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Chair(s): Lana Eagle, Robin Sydneysmith,

February 2 @ 10:00 am 12:00 pm

On this, the tenth anniversary of the Gathering Place, we take a look in the rearview mirror. Our panelists have stories to tell providing a retrospective look from both the mining companies’ and Indigenous communities’ perspective on ten or more years of learning about each other, learning to work together, and learning to respect each other.

Panelists will reflect on where they started, some of the peaks and valleys along the way, where they are at today, and their expectations for the future for both the project and the community.

Session 1

In this panel, we hear from three people with years of experience in the mining industry and working and building relationships with Indigenous communities. They learned “how to engage” on the job as the industry gradually came to understand and appreciate the value and benefit to their projects of strong, positive relationships with Indigenous people and communities.

Justin Himmelright, Carol Liao and Kevin Hanna now dedicate part of their time to teaching the next generation of mining professionals about these values and benefits, about the regulatory requirements,
and about the art of building positive Indigenous relationships.

Come and listen and learn about the tools, techniques, and experiences of these dedicated educators as they work with the next generation of mining professionals to strengthen our sector’s capacity and commitment to better and stronger Indigenous relationships.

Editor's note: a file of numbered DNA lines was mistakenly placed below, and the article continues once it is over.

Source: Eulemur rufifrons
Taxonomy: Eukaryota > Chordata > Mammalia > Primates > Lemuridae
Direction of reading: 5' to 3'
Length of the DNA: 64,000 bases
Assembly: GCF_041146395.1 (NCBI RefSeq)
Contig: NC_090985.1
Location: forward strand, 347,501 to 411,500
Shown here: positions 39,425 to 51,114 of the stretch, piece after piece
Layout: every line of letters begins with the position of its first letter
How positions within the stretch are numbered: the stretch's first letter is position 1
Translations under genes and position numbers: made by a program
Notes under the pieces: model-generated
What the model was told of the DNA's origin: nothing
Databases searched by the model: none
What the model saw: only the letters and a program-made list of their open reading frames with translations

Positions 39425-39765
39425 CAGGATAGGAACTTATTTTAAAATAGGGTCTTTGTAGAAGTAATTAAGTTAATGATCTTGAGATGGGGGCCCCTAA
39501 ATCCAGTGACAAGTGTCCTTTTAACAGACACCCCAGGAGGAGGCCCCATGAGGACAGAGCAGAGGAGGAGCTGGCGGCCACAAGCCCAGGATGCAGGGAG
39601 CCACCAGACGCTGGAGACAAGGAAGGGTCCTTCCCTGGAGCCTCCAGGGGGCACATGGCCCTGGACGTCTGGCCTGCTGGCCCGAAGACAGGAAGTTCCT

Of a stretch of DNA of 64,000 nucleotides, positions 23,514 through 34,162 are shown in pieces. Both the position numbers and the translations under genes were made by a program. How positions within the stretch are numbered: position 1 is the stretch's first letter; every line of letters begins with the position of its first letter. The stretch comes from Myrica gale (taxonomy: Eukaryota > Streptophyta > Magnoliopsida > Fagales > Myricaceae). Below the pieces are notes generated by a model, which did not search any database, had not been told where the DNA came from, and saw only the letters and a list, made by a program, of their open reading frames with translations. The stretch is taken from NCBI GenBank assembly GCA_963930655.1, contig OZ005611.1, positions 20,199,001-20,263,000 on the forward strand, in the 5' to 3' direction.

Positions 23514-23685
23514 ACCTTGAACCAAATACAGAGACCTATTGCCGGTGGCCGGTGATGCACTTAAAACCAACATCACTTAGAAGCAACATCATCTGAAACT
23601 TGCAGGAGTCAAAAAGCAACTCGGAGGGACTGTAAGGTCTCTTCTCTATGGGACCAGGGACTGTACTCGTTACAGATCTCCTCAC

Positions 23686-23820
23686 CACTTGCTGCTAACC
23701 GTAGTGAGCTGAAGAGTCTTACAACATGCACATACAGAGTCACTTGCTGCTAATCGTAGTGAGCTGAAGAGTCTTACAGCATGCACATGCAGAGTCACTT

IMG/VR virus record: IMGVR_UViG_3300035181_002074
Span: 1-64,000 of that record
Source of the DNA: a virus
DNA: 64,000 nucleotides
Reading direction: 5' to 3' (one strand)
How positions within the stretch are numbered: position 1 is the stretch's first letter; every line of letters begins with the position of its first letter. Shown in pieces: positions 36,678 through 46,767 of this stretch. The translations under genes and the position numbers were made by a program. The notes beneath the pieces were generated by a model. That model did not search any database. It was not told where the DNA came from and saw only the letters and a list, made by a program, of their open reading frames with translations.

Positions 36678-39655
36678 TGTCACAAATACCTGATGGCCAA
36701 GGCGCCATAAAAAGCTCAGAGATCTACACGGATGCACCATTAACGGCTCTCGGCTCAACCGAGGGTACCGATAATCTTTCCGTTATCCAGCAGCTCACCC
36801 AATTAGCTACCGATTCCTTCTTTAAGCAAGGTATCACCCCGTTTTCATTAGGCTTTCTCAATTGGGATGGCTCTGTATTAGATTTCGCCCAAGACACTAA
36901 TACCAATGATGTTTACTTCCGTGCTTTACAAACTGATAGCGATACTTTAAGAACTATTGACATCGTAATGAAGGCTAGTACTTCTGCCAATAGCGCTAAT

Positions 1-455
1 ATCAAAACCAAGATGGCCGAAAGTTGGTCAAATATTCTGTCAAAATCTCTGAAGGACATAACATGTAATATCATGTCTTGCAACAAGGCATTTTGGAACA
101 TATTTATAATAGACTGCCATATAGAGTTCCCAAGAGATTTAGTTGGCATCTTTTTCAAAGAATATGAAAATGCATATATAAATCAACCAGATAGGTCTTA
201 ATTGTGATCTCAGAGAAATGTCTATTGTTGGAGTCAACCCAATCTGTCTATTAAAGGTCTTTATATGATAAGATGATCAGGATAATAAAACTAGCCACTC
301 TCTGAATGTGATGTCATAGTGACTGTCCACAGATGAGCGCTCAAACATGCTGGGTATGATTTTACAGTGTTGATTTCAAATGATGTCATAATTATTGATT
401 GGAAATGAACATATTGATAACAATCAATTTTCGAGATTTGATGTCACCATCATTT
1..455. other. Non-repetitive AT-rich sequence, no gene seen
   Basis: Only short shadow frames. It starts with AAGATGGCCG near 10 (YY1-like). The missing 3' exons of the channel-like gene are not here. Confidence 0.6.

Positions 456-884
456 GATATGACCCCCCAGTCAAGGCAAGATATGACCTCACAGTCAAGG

Session 2

In this panel, we learn about some of the mutual economic benefits that arise when the mining sector, government and Indigenous communities realize the power of working together towards common goals.
Mining’s economic benefits are often talked-up and talked about, in this session get into the details about real and meaningful economic benefits and how these enhance Indigenous communities and contribute to sustainable development.

Session 3

On this, the tenth anniversary of the Gathering Place, we take a look in the rearview mirror. Our panelists have stories to tell providing a retrospective look from both the mining companies’ and Indigenous communities’ perspective on ten or more years of learning about each other, learning to work together, and learning to respect each other. Panelists will reflect on where they started, some of the peaks and valleys along the way, where they are at today, and their expectations for the future for both the project and the community.

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